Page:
well basically it should list all the vector coords in this kind of format :

(x, y, z)

but at the moment it does like this (x, y, z, )

easiest way would be using if in the for cycle, but can i substract a small piece of string from the out variable?

my code:

    template <unsigned short m>
    std::ostream& operator<<(std::ostream& out, const Vector<m>& v) {
    out << "(";
    for(int i = 0; i < m; i++) {
        out << v.coords[i] << ", ";
    out << ")";
    return out;
  • Why is the if statement not an option, just curious? – jonsca Mar 13 '11 at 9:18
  • I suppose Jaanus is trying to make the loop tighter for performance reasons. In this case it's not worth it though, the time spent doing the IO will far out weigh the time spending testing the loop index. It would be interesting to see if the compiler can optimize out the test in any case. – Himadri Choudhury May 26 '11 at 16:20

That isn't possible. Another possibility: moving out of the loop the output of the first or the last coordinates. Then there is no need of an if (or the operator ?:) inside the loop, but handling an empty vector is more complex as it will need an if outside the loop.


This is from an old code base of mine. On the upside: it comes with unit tests:

Updated for modern times, more generic and self contained Live On Coliru

/*! note: delimiter cannot contain NUL characters
template <typename Range, typename Value = typename Range::value_type>
std::string Join(Range const& elements, const char *const delimiter) {
    std::ostringstream os;
    auto b = begin(elements), e = end(elements);

    if (b != e) {
        std::copy(b, prev(e), std::ostream_iterator<Value>(os, delimiter));
        b = prev(e);
    if (b != e) {
        os << *b;

    return os.str();

/*! note: imput is assumed to not contain NUL characters
template <typename Input, typename Output, typename Value = typename Output::value_type>
void Split(char delimiter, Output &output, Input const& input) {
    using namespace std;
    for (auto cur = begin(input), beg = cur; ; ++cur) {
        if (cur == end(input) || *cur == delimiter || !*cur) {
            output.insert(output.end(), Value(beg, cur));
            if (cur == end(input) || !*cur)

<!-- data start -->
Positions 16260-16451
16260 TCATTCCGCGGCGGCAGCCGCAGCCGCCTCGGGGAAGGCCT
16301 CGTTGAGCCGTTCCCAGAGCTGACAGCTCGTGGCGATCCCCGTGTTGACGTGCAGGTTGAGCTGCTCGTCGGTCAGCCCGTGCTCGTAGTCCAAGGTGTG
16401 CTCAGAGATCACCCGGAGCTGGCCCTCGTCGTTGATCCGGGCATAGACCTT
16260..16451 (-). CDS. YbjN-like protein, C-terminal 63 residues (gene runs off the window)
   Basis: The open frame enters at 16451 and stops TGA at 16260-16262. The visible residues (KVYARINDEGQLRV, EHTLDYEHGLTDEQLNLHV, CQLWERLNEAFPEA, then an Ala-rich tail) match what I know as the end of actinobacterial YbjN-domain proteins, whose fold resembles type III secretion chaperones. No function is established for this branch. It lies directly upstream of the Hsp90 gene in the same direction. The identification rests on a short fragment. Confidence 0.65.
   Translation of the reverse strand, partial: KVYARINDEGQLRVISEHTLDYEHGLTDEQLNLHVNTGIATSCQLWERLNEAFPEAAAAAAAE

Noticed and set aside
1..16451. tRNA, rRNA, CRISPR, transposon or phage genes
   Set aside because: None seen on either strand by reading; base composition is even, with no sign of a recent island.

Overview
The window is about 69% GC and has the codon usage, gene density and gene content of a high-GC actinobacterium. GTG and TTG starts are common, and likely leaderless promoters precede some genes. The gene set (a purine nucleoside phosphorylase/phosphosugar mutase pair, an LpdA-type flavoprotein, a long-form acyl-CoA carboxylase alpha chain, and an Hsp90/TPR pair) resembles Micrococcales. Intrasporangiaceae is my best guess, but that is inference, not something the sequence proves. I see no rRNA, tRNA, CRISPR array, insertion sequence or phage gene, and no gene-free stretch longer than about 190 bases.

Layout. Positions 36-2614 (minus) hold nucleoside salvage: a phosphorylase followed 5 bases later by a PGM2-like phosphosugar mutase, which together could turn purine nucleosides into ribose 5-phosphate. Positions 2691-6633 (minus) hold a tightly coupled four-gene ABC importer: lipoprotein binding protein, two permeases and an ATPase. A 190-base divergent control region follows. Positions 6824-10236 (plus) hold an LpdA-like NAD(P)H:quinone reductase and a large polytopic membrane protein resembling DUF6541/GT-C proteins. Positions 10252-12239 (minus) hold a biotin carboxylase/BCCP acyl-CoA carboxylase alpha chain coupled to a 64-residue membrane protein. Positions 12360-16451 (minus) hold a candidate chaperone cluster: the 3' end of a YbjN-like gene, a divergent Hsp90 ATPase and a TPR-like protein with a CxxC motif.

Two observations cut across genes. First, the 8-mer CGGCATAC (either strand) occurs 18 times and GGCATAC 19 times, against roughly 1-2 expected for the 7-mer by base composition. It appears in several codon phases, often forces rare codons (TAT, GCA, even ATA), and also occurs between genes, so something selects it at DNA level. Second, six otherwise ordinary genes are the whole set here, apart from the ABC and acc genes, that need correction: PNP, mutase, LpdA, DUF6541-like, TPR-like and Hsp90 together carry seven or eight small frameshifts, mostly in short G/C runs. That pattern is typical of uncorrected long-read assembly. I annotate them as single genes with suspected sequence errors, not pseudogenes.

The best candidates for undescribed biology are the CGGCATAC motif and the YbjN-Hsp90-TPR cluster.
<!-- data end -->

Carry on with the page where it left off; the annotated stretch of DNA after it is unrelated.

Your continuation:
beg = next(cur);

And some corresponding unit test cases:

void testSplit() {
    std::vector<std::string> res;
    const std::string test = "a test ,string, to,,,be, split,\"up,up\",";
    TextUtils::Split(',', res, test);

    UT_EQUAL(10u, res.size());
    UT_EQUAL("a test ", res[0]);
    UT_EQUAL("string", res[1]);
    UT_EQUAL(" to", res[2]);
    UT_EQUAL("", res[3]);
    UT_EQUAL("", res[4]);
    UT_EQUAL("be", res[5]);
    UT_EQUAL(" split", res[6]);
    UT_EQUAL("\"up", res[7]); // Thus making 'split' unusable for parsing
    UT_EQUAL("up\"", res[8]); //  csv files...
    UT_EQUAL("", res[9]);

    TextUtils::Split('.', res, "dossier_id");
    UT_EQUAL(11u, res.size());

    UT_EQUAL(0u, res.size());

    TextUtils::Split('.', res, "dossier_id");
    UT_EQUAL(1u, res.size());
    std::string UseName = res[res.size() - 1];
    UT_EQUAL("dossier_id", UseName);

void testJoin() {
    std::string elements[] = { "aap", "noot", "mies" };

    typedef std::vector<std::string> strings;

    UT_EQUAL(""               , TextUtils::Join(strings(), ""));
    UT_EQUAL(""               , TextUtils::Join(strings(), "bla"));
    UT_EQUAL("aap"            , TextUtils::Join(strings(elements, elements + 1), ""));
    UT_EQUAL("aap"            , TextUtils::Join(strings(elements, elements + 1), "#"));
    UT_EQUAL("aap"            , TextUtils::Join(strings(elements, elements + 1), "##"));
    UT_EQUAL("aapnoot"        , TextUtils::Join(strings(elements, elements + 2), ""));
    UT_EQUAL("aap#noot"       , TextUtils::Join(strings(elements, elements + 2), "#"));
    UT_EQUAL("aap##noot"      , TextUtils::Join(strings(elements, elements + 2), "##"));
    UT_EQUAL("aapnootmies"    , TextUtils::Join(strings(elements, elements + 3), ""));
    UT_EQUAL("aap#noot#mies"  , TextUtils::Join(strings(elements, elements + 3), "#"));
    UT_EQUAL("aap##noot##mies", TextUtils::Join(strings(elements, elements + 3), "##"));
    UT_EQUAL("aap  noot  mies", TextUtils::Join(strings(elements, elements + 3), "  "));

    UT_EQUAL("aapnootmies"    , TextUtils::Join(strings(elements, elements + 3), "\0"));
    UT_EQUAL("aapnootmies"    , TextUtils::Join(strings(elements, elements + 3), std::string("\0" , 1).c_str()));
    UT_EQUAL("aapnootmies"    , TextUtils::Join(strings(elements, elements + 3), std::string("\0+", 2).c_str()));
    UT_EQUAL("aap+noot+mies"  , TextUtils::Join(strings(elements, elements + 3), std::string("+\0", 2).c_str()));

See it Live On Coliru

  • Works flawlessly. Super awesome. Thanks. – Yash Aug 22 '15 at 14:46
  • added is an unused var – Ian Jan 13 at 17:44
  • @Ian Oh my. That's a long time ago. Good spot, and none of that code would pass my own code review today. I updated the answer to be a little bit better :) – sehe Jan 13 at 21:22
  • Please don't rewrite answers so substantially so much later, but rather post a new answer. It's not fair on the 15 people who voted on the old version! – Lightness Races in Orbit Jan 13 at 23:00
  • @LightnessRacesinOrbit in fairness they did so in the past, when the answer was slightly less outdated as well. And in my defense, I made sure all the test cases still pass (and you can now easily verify this, as opposed to the old situation). Cheers :) – sehe Jan 14 at 0:21

Use an if statement to add the comma

for(int i = 0;i<m;i++)

  if(i !=m-1)


Loop from i to m-1 printing the value and a comma, then at the end of the loop (where you print out the ")"), print out the last element without a comma

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